For the first post Covid concert by Knighton Chamber Orchestra, Paul Jenkins chose to present an all Bach concert. In order to accommodate the audience safely the orchestra played the same programme in two “sittings”, the earlier concert being at 16:00 hrs.

This must have presented a stamina challenge to the three trumpets in Bach’s Fourth Orchestral Suite, but they didn’t show it, sounding bright and resonant in the church and having good intonation throughout. They made a well matched team: Dan Chinery, Rachel Rayner and Gillian Butcher

Eleanor Wilkinson was one of many soloists that returned several times to play different concertos with Michael Sackin’s orchestra, The University of Leicester Sinfonia. Playing with Simon Chalk in Bach’s double concerto her smooth persuasive soft tone sat rather attractively above Simon Chalk’s darker more projected sound.

Between the pieces Paul Jenkins reminded the audience of some of Michael Sackin’s contributions to the community of the City of Leicester.

Michael Sackin was the first Leicester orchestra to invite your reviewer to take the first horn chair. This was around forty years ago and it turned out to be the start of four decades of enjoyabable music making with “The Maestro” at the helm. At the start the orchestra was named “Leicester University Baroque Ensemble”, although it actually played much more Haydn and Mozart than music from the baroque period. We had lots of fun presenting concerts in many venues in Leicester and Leicestershire, some of which were not always of the highest technical standard. Our loyal audience seemed to support us no matter what. There was one winter concert where there was sheet ice on the roads outside and the internal church temperature made you wonder if it would form on the pews too (and the audience!)

You could learn much from Michael’s encyclopedic musical knowledge. At one “after show” party following a performance of Mendelssohn’s Italian Symphony Michael pointed out that it was very rare to have a piece that starts in A Major and ends in A minor. He then paused for only a brief moment before declaring that in fact he knew of no other orchestral piece that does this and only one chamber music work with this attribute. (sadly your reviewer is unable to recall what the named piece actually was).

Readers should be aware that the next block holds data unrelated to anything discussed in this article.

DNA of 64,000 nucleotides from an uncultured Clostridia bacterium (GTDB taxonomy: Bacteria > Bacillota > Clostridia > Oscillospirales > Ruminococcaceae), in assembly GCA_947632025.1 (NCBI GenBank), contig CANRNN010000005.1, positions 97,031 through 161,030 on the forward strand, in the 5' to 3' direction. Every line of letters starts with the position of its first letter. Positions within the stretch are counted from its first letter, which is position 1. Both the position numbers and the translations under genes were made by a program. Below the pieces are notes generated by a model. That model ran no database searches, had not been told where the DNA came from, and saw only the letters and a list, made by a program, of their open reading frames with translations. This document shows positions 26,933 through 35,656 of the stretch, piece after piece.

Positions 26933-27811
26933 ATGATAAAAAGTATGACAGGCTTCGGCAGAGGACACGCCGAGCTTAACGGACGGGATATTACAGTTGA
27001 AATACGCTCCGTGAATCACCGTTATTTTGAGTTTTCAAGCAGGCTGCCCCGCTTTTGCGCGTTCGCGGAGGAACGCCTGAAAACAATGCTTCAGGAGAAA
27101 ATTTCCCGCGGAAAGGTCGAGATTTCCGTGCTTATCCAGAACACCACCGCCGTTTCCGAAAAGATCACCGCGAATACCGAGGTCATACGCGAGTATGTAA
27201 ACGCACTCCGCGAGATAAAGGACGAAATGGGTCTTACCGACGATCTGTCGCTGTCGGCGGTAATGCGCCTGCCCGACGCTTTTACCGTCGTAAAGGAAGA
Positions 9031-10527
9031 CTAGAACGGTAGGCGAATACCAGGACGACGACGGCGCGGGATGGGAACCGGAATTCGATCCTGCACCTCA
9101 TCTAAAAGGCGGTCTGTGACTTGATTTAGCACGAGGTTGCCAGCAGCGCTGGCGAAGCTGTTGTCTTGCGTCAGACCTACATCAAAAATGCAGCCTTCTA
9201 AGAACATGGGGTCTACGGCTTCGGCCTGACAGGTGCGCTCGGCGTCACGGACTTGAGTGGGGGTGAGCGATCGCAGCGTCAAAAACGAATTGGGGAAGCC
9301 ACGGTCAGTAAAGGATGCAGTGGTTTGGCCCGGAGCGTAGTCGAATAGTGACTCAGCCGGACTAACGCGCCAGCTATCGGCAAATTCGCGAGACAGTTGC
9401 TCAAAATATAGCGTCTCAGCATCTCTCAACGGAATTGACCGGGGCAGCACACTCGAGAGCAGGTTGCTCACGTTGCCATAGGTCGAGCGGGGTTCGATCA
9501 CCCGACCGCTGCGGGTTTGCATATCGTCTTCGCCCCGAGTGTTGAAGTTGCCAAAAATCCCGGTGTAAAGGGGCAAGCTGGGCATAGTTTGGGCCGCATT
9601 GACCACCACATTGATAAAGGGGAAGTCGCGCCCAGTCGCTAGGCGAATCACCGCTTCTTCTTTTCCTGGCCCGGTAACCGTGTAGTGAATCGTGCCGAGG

During his orchestra’s rehearsals Michael did suffer from the problem of slowing down the tempo whenever he thought of something. There are many conductors for whom this would rarely be an inconvenience but Michael was a gent who was ALWAYS thinking of something. There were one or two local musicians who struggled with Michael’s slight technical deficiencies but there were many many more who loved his infectious enthusiasm (for life, not just music), his broad musical tastes (including a healthy interest in contemporary compositions, especially those by composers based in Leicestershire) his kindness and his lively witty sense of humour. Your reviewer is definitely in the latter camp. Leicestershire (and the world) is not quite same place following his death back in August 2019

Whilst grappling with the intractable problem of balancing an amateur orchestra his most used phrase was: “if you can’t hear the first violins then your neighbour is too loud”.

Maestro Michael Sackin (1942 - 2019)

Michael Sackin

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See also reviews of other seasons

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BreveEasy long note practicesoftware?You can download a free version of this product developed by Roger Swann from here.